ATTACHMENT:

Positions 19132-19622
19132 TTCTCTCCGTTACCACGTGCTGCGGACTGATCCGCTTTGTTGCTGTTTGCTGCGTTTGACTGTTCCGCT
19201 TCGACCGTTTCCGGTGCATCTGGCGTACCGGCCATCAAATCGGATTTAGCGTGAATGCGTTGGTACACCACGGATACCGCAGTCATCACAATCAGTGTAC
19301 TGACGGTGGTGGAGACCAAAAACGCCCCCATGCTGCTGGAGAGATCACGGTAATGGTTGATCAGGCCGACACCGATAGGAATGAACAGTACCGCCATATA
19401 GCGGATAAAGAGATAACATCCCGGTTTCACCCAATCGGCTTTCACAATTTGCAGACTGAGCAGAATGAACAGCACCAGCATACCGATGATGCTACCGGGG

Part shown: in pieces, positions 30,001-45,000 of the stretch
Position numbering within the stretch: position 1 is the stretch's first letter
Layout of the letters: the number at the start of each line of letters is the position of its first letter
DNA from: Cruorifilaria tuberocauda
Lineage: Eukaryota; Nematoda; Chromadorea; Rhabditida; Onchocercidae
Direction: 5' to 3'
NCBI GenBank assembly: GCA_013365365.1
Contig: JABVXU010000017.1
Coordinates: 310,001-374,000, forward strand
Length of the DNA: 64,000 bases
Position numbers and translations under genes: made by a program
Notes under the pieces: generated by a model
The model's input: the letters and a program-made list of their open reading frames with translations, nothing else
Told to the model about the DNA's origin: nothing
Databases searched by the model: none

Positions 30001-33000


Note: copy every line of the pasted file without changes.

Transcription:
Positions 19132-19622
19132 TTCTCTCCGTTACCACGTGCTGCGGACTGATCCGCTTTGTTGCTGTTTGCTGCGTTTGACTGTTCCGCT
19201 TCGACCGTTTCCGGTGCATCTGGCGTACCGGCCATCAAATCGGATTTAGCGTGAATGCGTTGGTACACCACGGATACCGCAGTCATCACAATCAGTGTAC
19301 TGACGGTGGTGGAGACCAAAAACGCCCCCATGCTGCTGGAGAGATCACGGTAATGGTTGATCAGGCCGACACCGATAGGAATGAACAGTACCGCCATATA
19401 GCGGATAAAGAGATAACATCCCGGTTTCACCCAATCGGCTTTCACAATTTGCAGACTGAGCAGAATGAACAGCACCAGCATACCGATGATGCTACCGGGG

Part shown: in pieces, positions 30,001-45,000 of the stretch
Position numbering within the stretch: position 1 is the stretch's first letter
Layout of the letters: the number at the start of each line of letters is the position of its first letter
DNA from: Cruorifilaria tuberocauda
Lineage: Eukaryota; Nematoda; Chromadorea; Rhabditida; Onchocercidae
Direction: 5' to 3'
NCBI GenBank assembly: GCA_013365365.1
Contig: JABVXU010000017.1
Coordinates: 310,001-374,000, forward strand
Length of the DNA: 64,000 bases
Position numbers and translations under genes: made by a program
Notes under the pieces: generated by a model
The model's input: the letters and a program-made list of their open reading frames with translations, nothing else
Told to the model about the DNA's origin: nothing
Databases searched by the model: none

Positions 30001-33000